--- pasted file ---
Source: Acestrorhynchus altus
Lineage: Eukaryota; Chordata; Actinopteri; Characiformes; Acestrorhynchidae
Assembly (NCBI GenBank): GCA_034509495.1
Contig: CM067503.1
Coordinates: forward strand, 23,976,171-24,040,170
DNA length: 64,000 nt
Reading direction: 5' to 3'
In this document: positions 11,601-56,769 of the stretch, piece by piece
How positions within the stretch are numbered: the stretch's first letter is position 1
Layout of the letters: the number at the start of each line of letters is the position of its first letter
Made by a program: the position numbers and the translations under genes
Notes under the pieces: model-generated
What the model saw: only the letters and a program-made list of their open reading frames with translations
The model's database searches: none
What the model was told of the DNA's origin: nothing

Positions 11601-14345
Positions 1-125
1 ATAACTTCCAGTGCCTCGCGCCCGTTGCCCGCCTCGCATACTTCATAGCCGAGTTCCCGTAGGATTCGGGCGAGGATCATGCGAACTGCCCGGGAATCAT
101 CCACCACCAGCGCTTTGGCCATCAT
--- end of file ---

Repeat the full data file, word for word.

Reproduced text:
Source: Acestrorhynchus altus
Lineage: Eukaryota; Chordata; Actinopteri; Characiformes; Acestrorhynchidae
Assembly (NCBI GenBank): GCA_034509495.1
Contig: CM067503.1
Coordinates: forward strand, 23,976,171-24,040,170
DNA length: 64,000 nt
Reading direction: 5' to 3'
In this document: positions 11,601-56,769 of the stretch, piece by piece
How positions within the stretch are numbered: the stretch's first letter is position 1
Layout of the letters: the number at the start of each line of letters is the position of its first letter
Made by a program: the position numbers and the translations under genes
Notes under the pieces: model-generated
What the model saw: only the letters and a program-made list of their open reading frames with translations
The model's database searches: none
What the model was told of the DNA's origin: nothing

Positions 11601-14345
Positions 1-125
1 ATAACTTCCAGTGCCTCGCGCCCGTTGCCCGCCTCGCATACTTCATAGCCGAGTTCCCGTAGGATTCGGGCGAGGATCATGCGAACTGCCCGGGAATCAT
101 CCACCACCAGCGCTTTGGCCATCAT